Online Program

Move to Achieve: Establishing a Statewide Baseline of Physical Education and Physical Activity Practices and Examining Impact on Elementary Students' Academics and Health

Tuesday, November 3, 2015 : 1:30 p.m. - 1:50 p.m.

Lesley Cottrell, PhD, Department of Pediatrics and Prevention Research Center, West Virginia University, Morgantown, WV
Nancy O'Hara Tompkins, PhD, Prevention Research Center; Department of Social and Behavioral Sciences, West Virginia University, Morgantown, WV
Dustin Long, PhD, Department of Biostatistics, West Virginia University, Morgantown, WV
Traci Jarrett, PhD, School of Public Health, WV Prevention Research Center, WVCTSI, Office of Health Services Research, West Virginia University, Morgantown, WV
Karen Northrup, MSN, Wood County Schools and WV Prevention Research Center, Parkersburg, WV
Objective: In 2014, West Virginia (WV) enacted policy aimed at increasing time requirements for physical activity to supplement existing physical education requirements. To capitalize on the opportunity of this natural experiment, a study was designed to retrospectively assess existing physical education and physical activity practices in WV elementary schools and to examine these practices in relation to academic achievement, classroom behaviors, and various health indicators.

Methods:Principal reports from 2012-2013 recounting the physical education and physical activity practices, resources, challenges, and achievements were collected for all elementary schools including fifth grade classrooms. A complementary survey from principals and physical education teachers is also being collected to assess challenges associated with the new requirements. Aggregate student standardized academic test scores and behaviors (suspensions, attendance) will be compared with the principal reports to examine associations between practices and student outcomes.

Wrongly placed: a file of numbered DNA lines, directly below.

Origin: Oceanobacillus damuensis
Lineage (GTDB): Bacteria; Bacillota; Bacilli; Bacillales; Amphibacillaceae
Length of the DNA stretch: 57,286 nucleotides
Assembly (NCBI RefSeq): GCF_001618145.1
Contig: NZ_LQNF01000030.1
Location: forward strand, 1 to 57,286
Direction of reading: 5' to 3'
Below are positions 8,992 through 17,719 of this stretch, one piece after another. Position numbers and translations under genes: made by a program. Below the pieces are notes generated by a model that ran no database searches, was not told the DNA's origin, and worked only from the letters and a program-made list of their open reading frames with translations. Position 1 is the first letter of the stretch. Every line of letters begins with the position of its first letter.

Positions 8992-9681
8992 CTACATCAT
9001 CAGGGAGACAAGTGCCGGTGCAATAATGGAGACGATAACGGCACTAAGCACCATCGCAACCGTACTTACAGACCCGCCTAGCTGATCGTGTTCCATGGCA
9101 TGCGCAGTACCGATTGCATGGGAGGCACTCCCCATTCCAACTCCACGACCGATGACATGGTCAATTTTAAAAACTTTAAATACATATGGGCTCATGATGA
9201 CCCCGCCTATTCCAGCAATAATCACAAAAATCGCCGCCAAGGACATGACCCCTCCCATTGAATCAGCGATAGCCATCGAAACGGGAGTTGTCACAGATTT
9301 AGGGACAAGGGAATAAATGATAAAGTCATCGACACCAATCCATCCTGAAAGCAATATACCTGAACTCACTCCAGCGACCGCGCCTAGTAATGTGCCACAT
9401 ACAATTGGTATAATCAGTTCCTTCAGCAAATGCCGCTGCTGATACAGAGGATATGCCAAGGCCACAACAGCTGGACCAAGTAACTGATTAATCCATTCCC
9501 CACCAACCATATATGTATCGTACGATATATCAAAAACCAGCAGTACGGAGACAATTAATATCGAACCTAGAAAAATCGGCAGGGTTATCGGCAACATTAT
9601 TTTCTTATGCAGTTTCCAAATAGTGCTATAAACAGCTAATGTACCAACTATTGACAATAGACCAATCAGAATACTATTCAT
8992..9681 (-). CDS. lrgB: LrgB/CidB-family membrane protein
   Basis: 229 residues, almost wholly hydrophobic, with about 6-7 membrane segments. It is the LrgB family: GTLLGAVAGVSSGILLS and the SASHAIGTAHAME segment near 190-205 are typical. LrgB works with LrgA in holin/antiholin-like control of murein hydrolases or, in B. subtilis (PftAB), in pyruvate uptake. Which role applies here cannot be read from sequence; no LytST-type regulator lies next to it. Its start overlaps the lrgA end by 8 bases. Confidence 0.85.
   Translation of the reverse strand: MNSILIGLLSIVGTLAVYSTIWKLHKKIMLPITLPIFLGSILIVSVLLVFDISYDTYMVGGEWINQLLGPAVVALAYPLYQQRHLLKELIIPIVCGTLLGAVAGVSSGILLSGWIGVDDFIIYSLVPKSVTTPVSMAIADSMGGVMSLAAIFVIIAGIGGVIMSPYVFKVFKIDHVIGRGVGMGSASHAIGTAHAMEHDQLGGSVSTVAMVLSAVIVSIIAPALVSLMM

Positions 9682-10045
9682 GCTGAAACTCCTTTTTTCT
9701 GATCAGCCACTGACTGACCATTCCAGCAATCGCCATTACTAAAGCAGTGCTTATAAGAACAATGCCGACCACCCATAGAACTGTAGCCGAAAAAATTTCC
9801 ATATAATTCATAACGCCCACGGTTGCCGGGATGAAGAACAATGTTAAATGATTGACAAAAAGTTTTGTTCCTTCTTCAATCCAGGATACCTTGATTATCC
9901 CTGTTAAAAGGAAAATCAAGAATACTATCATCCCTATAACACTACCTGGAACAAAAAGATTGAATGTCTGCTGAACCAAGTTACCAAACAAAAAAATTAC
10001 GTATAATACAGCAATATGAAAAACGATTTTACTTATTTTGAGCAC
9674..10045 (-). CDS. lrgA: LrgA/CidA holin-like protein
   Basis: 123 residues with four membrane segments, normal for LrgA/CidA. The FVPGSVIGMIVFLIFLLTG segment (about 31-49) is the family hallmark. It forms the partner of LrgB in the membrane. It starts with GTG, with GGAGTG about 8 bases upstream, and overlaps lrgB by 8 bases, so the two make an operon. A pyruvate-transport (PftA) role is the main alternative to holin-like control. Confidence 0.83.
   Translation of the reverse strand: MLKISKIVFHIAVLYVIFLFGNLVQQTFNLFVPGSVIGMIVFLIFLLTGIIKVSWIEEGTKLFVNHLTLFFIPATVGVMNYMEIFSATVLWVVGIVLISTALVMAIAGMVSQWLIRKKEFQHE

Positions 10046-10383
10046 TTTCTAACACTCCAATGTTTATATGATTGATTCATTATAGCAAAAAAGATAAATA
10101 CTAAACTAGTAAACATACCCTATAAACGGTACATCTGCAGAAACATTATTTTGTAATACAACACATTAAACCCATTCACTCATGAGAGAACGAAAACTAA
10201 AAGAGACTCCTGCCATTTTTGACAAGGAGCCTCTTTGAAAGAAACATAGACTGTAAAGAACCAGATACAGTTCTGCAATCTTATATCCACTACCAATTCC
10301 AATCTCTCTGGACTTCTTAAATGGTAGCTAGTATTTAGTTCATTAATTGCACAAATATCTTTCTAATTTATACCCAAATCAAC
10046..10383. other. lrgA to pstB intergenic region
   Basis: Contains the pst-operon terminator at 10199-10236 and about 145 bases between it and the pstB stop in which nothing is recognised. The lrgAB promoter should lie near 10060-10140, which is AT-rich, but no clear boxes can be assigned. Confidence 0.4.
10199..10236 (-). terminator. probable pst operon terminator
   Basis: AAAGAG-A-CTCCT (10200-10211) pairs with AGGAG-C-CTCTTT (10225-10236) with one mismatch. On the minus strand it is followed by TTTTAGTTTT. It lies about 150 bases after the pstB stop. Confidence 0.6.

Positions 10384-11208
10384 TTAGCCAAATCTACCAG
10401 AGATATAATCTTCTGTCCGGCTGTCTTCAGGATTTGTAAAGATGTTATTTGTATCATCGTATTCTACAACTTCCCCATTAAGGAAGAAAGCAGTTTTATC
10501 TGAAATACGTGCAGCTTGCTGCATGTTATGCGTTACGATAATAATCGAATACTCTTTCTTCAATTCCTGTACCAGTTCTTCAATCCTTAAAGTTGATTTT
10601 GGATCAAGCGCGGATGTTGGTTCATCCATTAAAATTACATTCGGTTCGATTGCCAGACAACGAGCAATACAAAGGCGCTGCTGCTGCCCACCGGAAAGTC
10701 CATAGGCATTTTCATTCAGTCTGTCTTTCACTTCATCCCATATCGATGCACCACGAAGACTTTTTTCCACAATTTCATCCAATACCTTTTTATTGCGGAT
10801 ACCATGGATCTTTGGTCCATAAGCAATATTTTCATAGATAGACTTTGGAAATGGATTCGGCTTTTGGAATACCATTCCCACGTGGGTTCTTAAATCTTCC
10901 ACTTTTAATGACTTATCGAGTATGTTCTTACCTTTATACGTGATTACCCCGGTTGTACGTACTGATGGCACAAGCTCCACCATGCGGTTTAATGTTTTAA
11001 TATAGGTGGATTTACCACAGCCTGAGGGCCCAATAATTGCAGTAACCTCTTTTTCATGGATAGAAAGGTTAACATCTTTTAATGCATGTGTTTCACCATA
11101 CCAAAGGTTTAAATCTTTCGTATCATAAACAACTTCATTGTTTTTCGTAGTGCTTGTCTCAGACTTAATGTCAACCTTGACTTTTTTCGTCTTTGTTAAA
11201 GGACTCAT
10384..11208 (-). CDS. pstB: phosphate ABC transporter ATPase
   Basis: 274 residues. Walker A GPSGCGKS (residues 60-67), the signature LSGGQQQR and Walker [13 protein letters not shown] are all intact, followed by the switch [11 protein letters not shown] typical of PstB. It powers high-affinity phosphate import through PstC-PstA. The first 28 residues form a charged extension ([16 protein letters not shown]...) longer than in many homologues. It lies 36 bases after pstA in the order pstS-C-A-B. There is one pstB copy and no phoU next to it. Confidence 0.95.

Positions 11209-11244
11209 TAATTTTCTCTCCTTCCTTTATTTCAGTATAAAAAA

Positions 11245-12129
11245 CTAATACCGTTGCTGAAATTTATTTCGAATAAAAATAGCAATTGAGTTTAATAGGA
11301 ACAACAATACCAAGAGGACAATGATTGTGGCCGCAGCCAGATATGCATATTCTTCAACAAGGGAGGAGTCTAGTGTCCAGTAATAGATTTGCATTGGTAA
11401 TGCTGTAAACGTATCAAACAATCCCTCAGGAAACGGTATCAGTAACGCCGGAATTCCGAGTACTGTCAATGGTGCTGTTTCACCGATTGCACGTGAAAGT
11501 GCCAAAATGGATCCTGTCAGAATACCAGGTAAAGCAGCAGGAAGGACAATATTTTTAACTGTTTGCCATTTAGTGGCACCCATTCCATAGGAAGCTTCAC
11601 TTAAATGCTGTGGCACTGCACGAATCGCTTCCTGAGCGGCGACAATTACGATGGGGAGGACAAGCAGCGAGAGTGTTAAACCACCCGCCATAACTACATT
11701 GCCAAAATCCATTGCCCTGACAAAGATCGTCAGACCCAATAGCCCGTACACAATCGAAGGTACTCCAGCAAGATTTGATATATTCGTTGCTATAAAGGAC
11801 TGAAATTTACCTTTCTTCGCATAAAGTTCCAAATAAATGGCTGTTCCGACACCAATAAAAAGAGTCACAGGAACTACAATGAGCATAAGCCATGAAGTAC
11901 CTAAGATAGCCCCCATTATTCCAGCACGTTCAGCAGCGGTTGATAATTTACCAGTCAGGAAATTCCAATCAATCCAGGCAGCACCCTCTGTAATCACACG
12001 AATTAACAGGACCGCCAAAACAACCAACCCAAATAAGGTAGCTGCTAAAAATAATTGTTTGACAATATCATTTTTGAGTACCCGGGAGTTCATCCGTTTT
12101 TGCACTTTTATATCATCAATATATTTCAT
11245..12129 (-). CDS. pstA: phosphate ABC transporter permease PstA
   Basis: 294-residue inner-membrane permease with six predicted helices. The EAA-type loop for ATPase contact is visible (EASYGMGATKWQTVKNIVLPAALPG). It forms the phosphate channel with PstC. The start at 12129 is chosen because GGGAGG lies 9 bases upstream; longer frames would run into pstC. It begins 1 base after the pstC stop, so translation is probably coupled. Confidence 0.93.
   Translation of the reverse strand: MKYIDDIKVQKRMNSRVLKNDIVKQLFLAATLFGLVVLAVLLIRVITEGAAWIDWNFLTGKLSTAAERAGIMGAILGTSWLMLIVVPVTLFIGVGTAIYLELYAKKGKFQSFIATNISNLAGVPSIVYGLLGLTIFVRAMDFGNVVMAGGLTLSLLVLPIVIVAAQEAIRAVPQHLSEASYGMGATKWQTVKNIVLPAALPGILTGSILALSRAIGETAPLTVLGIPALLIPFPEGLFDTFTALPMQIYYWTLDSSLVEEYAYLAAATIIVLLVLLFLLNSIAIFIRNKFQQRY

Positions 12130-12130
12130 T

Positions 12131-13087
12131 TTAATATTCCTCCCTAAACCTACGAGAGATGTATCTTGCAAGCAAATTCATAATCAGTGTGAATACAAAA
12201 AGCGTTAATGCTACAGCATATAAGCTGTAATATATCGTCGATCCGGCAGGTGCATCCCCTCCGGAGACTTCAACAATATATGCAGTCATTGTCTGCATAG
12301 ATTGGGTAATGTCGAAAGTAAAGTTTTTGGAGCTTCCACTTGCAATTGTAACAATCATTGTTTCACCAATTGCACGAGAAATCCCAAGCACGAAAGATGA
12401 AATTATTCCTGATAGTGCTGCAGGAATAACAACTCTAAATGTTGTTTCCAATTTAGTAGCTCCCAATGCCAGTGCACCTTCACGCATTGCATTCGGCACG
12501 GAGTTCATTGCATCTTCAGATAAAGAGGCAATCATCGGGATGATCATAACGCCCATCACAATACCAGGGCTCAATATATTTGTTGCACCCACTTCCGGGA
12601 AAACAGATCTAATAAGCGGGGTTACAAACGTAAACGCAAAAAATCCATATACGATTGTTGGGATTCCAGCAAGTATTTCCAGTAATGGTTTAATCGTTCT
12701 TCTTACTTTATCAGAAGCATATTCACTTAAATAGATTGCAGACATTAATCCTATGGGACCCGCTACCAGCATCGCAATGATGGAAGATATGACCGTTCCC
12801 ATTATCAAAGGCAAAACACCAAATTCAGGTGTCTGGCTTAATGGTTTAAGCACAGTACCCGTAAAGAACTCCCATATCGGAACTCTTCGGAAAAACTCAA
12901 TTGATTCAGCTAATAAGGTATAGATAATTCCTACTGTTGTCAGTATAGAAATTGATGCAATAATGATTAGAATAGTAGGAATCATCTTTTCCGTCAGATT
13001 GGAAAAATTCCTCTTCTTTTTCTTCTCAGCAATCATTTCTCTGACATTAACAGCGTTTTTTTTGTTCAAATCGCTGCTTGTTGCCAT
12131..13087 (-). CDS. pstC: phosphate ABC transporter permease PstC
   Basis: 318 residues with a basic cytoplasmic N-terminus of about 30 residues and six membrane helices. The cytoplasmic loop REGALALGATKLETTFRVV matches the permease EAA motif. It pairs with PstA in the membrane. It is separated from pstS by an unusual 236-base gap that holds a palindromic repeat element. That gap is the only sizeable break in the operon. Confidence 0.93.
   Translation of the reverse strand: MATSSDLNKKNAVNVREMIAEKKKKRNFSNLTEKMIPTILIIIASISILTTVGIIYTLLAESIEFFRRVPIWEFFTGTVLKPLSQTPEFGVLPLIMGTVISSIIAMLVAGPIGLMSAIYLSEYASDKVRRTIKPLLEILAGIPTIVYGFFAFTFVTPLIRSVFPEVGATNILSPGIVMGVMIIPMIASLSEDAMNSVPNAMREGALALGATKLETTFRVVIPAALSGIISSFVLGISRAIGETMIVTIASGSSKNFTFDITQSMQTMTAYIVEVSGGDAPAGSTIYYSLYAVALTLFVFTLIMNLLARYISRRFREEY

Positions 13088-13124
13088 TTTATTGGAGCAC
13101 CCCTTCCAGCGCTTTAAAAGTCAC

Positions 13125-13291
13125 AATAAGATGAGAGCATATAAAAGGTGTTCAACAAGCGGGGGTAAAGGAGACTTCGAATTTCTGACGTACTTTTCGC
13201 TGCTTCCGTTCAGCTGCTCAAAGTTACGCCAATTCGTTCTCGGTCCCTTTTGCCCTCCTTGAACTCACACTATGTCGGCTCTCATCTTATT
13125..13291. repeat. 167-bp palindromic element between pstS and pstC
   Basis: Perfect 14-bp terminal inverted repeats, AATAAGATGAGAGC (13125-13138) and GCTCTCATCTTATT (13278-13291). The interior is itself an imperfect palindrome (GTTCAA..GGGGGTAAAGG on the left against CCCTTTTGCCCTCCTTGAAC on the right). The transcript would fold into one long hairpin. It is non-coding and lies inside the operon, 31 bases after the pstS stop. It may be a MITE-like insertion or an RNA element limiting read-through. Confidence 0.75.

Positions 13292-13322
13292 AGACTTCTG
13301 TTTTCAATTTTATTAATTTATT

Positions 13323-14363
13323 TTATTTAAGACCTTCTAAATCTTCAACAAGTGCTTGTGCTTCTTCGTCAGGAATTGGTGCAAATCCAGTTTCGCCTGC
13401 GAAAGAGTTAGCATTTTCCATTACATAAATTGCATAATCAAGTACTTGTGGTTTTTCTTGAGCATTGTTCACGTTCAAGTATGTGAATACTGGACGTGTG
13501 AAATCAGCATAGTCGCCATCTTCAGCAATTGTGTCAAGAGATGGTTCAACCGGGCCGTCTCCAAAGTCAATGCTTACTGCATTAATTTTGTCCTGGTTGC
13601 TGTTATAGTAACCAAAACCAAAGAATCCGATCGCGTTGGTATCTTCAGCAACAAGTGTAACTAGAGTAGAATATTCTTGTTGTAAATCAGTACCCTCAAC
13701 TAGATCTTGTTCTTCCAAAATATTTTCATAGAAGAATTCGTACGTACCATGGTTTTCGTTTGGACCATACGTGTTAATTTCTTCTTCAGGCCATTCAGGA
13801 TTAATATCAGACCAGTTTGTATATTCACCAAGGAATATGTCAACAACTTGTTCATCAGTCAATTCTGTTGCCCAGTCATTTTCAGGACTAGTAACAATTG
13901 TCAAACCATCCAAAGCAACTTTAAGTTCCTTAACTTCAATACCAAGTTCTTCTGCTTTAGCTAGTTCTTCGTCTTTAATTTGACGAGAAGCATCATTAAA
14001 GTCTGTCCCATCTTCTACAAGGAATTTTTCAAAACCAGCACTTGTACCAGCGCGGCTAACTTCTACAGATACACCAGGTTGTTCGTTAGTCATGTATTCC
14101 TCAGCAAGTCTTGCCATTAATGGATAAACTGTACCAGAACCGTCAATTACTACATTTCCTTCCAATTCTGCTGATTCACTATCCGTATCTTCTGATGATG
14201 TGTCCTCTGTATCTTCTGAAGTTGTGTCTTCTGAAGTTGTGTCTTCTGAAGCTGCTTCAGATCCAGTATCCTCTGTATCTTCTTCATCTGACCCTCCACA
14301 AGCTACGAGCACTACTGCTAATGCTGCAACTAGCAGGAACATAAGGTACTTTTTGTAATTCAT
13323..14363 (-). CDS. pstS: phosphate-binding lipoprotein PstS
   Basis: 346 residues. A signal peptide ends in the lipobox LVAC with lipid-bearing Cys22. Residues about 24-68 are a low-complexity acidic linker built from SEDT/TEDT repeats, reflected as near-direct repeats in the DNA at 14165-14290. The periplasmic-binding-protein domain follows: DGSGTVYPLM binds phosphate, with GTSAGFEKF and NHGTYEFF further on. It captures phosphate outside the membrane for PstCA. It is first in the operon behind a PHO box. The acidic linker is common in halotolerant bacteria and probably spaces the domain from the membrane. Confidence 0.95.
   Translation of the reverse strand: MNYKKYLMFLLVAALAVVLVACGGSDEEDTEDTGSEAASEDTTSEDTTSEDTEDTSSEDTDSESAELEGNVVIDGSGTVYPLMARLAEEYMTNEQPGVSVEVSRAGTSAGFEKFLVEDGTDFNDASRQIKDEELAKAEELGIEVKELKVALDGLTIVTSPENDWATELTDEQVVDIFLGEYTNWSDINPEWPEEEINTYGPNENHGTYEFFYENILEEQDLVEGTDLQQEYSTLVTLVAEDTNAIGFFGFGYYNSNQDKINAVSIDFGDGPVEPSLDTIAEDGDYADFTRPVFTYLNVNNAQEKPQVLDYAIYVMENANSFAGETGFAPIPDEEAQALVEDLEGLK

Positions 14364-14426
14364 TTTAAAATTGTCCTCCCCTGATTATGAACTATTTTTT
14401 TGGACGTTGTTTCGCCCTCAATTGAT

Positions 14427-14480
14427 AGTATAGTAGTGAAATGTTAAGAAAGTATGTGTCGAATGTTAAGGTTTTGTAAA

Results: Data from more than 500 elementary schools (n~ 15,000 fifth grade students) will illustrate physical activity and physical education practices and their association with academic achievement, classroom behaviors, and various health indicators.  Moving forward, these baseline data will enable longitudinal tracking of the impacts of the 2014 enacted additional physical activity time requirements. 

Conclusions: WV is joining other states in heeding the Institute of Medicine’s call for more physical activity during the school day, but has not yet established a baseline of current practices. These findings will meet that need and explore the implications of increasing physical activity for students’ academics and will outline potential practice and policy recommendations.

Learning Areas:

Planning of health education strategies, interventions, and programs
Social and behavioral sciences

Learning Objectives:
Define and describe historical policies and practices for providing physical education and physical activity statewide in WV; and Compare and contrast schools based on policy and practice differences in terms of student academic performance, health indices, and behavior

Keyword(s): Physical Activity, School-Based Health

Presenting author's disclosure statement:

Qualified on the content I am responsible for because: I am a developmental psychologist with more than 15 years experience studying children's physical activity and obesity risks. I am a co-author on this work and the Co-PI on the research study.
Any relevant financial relationships? No

I agree to comply with the American Public Health Association Conflict of Interest and Commercial Support Guidelines, and to disclose to the participants any off-label or experimental uses of a commercial product or service discussed in my presentation.